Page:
18. GPHusky250

    GPHusky250 Been here awhile

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    I've been asked over the years to join the local VFW...although what qualified me for the invitation (Navy Expeditionary Medal) had nothing to do with being in a war. I never signed up because I don't drink...which seems to be the draw of many of my friends who are real Veteran's of Foreign Wars. But hey, if flashing a VFW membership allows me to sleep behind a VFW...that may be a good reason to join up. :)
  19. Alcan Rider

    Alcan Rider Frozen Fossil

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    The OP's question reminds me of one of my first drives down to the South 48 from Alaska. This was back in 1960 and we were still pretty uncivilized up here back then. Haven't changed all that much in the interim either, truth be told. :lol3

    In those days we were allowed to carry a handgun through B.C. or Alberta, provided it was locked inside a container. But once across the border and back in the U.S. out it came - an almost brand new Ruger 44 Magnum, which I kept loaded, as "empty guns kill people".

    One night, stopped near a small town on the Olympic Peninsula in Washington state, I simply pulled off the road onto a little gravel patch next to the highway and spread my sleeping bag on the side of the car away from the highway - and went to sleep. A couple hours later I was awakened by the sound of voices, and cautiously reached under my pillow for the revolver. Then one of the voices was heard to state "Oh... there's a guy sleeping over here". Feigning sleep, I peeked through half-closed eyelids to see two LEO's checking out the situation. Having seen the Alaska license plates on the car, and figuring that we Alaskans just didn't know any better, they got back in their car and left. Realized later that it was undoubtedly a good thing I had not reacted too quickly by pulling out the 44 to defend myself. :eek1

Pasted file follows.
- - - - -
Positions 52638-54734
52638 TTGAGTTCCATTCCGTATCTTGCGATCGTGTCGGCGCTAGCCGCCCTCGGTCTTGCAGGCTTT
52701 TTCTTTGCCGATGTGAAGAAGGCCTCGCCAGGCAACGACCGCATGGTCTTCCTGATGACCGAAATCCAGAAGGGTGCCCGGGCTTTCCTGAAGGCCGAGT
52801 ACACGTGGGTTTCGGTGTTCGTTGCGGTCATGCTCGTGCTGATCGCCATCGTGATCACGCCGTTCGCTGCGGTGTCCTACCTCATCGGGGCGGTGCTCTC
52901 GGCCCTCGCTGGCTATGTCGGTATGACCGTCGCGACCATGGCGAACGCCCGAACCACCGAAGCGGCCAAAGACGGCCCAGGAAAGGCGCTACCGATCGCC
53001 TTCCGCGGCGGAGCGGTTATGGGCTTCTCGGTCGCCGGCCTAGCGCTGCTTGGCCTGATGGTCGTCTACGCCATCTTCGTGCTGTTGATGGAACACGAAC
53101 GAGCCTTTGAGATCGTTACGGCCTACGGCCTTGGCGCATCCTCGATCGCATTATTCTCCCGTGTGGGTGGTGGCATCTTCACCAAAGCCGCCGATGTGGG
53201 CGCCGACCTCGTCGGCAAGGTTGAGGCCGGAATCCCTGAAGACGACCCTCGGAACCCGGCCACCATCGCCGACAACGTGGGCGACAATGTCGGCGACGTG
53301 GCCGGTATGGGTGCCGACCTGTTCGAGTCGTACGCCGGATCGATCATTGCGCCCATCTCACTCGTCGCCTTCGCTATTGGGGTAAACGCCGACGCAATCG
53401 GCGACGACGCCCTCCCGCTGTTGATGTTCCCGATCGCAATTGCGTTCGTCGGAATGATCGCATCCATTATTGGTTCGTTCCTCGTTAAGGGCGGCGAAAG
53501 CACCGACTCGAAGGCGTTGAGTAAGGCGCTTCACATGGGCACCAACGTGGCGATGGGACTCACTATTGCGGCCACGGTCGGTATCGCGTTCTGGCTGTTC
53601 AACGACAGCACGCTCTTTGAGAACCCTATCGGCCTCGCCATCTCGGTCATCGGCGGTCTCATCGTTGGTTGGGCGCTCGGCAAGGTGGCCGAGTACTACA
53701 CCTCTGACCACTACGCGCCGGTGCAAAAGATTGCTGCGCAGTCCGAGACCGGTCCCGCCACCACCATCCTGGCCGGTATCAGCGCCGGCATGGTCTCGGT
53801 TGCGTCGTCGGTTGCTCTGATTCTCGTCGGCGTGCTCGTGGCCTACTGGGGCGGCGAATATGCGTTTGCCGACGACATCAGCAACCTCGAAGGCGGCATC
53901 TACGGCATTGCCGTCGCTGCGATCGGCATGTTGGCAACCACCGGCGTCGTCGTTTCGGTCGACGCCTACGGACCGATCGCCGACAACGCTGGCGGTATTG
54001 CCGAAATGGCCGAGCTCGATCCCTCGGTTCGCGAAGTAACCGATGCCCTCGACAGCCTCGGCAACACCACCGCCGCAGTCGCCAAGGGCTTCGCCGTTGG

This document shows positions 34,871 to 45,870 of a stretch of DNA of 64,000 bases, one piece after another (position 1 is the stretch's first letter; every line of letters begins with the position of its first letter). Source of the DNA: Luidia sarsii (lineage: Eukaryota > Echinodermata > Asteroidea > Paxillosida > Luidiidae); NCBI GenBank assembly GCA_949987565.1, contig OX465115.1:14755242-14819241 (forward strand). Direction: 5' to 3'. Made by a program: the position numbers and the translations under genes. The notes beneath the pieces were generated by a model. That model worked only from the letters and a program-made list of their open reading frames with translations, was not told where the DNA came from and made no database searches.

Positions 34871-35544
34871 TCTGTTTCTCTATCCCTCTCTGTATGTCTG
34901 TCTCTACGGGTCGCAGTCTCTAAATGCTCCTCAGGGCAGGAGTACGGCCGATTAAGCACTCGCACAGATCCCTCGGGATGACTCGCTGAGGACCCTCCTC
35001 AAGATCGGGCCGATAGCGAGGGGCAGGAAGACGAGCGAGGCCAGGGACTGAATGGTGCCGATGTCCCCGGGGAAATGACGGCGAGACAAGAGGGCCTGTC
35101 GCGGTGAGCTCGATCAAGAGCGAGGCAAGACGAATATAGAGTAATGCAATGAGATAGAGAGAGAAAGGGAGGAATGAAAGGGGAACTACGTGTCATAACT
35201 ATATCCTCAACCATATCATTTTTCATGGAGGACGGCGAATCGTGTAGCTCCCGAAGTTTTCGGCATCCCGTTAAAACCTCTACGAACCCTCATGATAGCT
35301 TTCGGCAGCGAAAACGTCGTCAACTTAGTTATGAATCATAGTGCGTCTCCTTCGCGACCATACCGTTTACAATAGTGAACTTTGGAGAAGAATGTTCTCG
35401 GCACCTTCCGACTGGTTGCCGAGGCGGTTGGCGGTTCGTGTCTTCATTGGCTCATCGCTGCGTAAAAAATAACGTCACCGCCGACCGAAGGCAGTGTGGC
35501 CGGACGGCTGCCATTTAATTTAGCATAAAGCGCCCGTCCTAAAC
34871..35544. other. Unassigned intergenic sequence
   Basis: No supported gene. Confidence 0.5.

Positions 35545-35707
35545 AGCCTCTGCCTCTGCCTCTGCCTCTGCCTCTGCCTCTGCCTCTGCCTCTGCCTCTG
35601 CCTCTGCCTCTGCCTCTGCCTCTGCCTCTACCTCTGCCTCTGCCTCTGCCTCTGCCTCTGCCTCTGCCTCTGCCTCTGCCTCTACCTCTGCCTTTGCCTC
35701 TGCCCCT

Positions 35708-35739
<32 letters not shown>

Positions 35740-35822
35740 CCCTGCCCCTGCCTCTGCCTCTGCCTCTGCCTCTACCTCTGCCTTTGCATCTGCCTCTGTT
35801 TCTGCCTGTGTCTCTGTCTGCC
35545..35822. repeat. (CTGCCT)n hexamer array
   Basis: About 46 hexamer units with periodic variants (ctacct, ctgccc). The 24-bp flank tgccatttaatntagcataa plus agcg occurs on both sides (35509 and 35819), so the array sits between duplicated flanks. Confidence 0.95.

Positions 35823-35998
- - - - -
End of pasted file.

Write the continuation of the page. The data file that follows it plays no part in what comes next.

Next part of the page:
From then on I became a bit more prudent in my selection of a sleeping spot. :lol3
  20. FMFDOC

    FMFDOC Long timer

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    As with the VFW (etc.) the Moose Lodges are usually pretty accommodating.
    There are many lodges that have actual camp sites for travelling members. The yearly Moose membership is pretty cheap too. As a bonus, they have nightly dinner specials at most places. $3 for all you can eat spaghetti and $1.25 for a Beam and Coke isn't such a bad deal.

    :freaky